Why It’s Vital to Remain a “Faultless Victim”

Once you are involved in any altercation where your firearm is involved, you come under intense scrutiny by police, prosecutors, and, depending on the circumstances, perhaps even a jury. It’s just a harsh reality.

And one of the most important elements of any self-defense case is the ability of the defendant to convince the jury that he/she was a “faultless victim.” You were an “unwilling actor,” a “reluctant participant,” an innocent who didn’t create, or escalate, the circumstances that led to your having to defend yourself.

Note that this particular requirement is not always expressed in actual statutes, but is rather a long accepted principle of what is frequently referred to as “common law”—a term loosely defined as, “law based on custom and general principles and that, embodied in case law, serves as precedent or is applied to situations not covered by statute.”

For example, here in Minnesota, there is no actual statute defining what a “faultless victim” is, or even requiring a potential victim to retreat before using deadly force. But in the state-mandated instructions by the judge at the end of a trial, jurors will be told (in part):

“…the defendant’s election to defend must have been such as a reasonable person would have made in light of the danger perceived and the existence of any alternative way of avoiding the peril.” [Emphasis ours]

As in all law, what those words mean will depend on how they are interpreted by the jury empaneled on that day. But obviously, if you initiated the confrontation (i.e. road rage or some other provocation) which eventually escalated into a deadly force scenario, you will have a difficult time claiming self-defense.

Note that “the other guy started it” is no defense. Even if you didn’t initiate the incident, your obligation to “avoid the danger” doesn’t end there. The jury wants to see someone who attempted to disengage, throughout the event, and only resorted to deadly force when no other avenue was available.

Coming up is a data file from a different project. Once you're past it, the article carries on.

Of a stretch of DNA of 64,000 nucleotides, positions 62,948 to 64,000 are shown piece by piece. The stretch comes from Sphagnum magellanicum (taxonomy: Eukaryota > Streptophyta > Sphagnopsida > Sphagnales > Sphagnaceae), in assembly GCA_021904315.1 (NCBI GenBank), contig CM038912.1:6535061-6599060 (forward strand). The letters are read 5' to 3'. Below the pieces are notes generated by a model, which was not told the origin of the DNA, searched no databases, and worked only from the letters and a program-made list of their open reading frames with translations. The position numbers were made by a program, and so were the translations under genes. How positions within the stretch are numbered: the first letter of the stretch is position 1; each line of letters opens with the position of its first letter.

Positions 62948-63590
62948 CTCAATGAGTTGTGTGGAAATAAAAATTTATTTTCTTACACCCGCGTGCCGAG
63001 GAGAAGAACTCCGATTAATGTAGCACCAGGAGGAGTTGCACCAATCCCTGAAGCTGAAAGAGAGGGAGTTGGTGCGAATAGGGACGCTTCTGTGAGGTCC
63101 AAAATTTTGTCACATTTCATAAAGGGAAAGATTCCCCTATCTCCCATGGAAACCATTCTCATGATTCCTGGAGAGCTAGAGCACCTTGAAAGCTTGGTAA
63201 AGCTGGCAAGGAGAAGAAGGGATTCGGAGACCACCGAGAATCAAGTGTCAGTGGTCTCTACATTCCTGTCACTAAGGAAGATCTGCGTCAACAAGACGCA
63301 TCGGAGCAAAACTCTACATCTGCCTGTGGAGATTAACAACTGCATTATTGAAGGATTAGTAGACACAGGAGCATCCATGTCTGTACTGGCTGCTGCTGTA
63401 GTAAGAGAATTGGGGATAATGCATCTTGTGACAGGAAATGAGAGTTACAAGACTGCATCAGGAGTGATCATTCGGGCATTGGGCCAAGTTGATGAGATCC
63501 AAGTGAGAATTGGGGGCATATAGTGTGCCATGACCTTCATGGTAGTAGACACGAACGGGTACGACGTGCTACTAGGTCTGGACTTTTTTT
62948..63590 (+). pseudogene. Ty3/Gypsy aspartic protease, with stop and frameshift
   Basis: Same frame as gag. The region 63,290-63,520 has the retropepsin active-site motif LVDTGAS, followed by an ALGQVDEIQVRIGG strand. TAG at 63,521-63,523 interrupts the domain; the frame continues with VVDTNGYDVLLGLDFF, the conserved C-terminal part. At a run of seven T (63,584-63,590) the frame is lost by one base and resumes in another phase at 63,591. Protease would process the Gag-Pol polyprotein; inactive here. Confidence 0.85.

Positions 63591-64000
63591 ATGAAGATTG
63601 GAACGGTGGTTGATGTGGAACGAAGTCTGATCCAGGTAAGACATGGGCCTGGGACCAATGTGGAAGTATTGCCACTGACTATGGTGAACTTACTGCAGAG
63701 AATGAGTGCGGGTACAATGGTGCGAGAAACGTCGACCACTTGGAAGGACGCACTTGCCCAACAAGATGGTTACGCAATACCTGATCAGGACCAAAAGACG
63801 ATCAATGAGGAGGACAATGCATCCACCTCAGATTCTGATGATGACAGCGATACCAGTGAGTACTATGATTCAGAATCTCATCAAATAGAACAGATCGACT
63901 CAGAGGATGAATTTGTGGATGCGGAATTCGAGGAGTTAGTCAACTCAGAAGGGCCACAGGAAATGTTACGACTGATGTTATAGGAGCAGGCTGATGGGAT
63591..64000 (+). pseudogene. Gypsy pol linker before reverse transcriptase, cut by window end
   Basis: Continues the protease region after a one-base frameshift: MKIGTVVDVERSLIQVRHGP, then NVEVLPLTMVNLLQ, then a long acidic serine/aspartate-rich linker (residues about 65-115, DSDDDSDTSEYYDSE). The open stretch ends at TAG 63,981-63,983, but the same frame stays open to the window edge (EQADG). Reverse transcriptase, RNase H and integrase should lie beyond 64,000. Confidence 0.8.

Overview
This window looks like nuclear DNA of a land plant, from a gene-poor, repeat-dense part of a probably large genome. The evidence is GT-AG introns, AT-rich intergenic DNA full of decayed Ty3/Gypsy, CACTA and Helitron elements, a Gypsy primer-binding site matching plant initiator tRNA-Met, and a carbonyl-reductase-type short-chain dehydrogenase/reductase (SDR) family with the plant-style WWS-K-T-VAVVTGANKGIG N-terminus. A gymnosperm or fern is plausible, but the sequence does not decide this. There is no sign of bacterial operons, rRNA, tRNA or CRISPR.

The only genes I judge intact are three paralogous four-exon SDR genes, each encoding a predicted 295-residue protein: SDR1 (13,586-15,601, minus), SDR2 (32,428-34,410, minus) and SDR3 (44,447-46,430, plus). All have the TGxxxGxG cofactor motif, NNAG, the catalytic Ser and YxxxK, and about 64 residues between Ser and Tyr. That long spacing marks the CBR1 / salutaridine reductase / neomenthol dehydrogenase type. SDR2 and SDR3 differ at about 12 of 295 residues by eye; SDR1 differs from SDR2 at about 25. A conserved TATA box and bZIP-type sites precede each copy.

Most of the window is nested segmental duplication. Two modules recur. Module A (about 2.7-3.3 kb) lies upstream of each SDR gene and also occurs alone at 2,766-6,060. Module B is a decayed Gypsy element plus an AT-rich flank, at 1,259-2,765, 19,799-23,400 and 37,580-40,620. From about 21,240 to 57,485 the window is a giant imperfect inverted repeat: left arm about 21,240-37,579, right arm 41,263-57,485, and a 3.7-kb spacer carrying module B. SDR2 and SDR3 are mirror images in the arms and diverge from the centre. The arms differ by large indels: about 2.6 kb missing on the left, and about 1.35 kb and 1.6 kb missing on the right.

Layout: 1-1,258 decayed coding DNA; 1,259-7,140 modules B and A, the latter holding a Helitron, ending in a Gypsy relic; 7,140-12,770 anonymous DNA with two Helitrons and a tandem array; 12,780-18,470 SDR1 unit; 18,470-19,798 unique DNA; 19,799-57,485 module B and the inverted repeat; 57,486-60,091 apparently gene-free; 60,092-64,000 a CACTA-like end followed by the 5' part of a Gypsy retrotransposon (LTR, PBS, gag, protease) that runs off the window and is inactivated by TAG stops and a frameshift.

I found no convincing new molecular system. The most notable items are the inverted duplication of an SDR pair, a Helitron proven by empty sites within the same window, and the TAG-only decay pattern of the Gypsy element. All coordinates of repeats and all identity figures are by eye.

A perfect example was a case in suburban Connecticut, where a 34-year-old professional pulled into his driveway after work, and noticed four “Latino-looking, gang-banger types” loitering in the street in front of his house, cursing loudly. He had two young children in the house, so he asked them to “please tone it down.” They replied with veiled threats and racial slurs (the homeowner was black).

He went inside, and after seeing several more young males arrive, he called police, voicing his concerns. Good move. But when he saw the group double in size, he panicked. Instead of waiting for police, he grabbed a rifle, walked out the front door and stood on the front steps, cradling the gun in his arms, telling the youths, “You’d better leave; the cops are on the way.”

Bad move. When police arrived, they drew their guns, screaming at the homeowner to “Get on the ground!” He was arrested, and later charged with 2nd Degree assault with a deadly weapon, a felony. Because the moment he walked out that door, he became the “armed aggressor.”

Now, having no criminal record, the homeowner could be offered a deal to plead guilty to simple misdemeanor assault. But that is hardly comforting. A firearms-related conviction, even a misdemeanor, could haunt him forever, perhaps even destroying his career.

So, even if you didn’t provoke the initial confrontation, do everything possible to continue being seen as the faultless victim.

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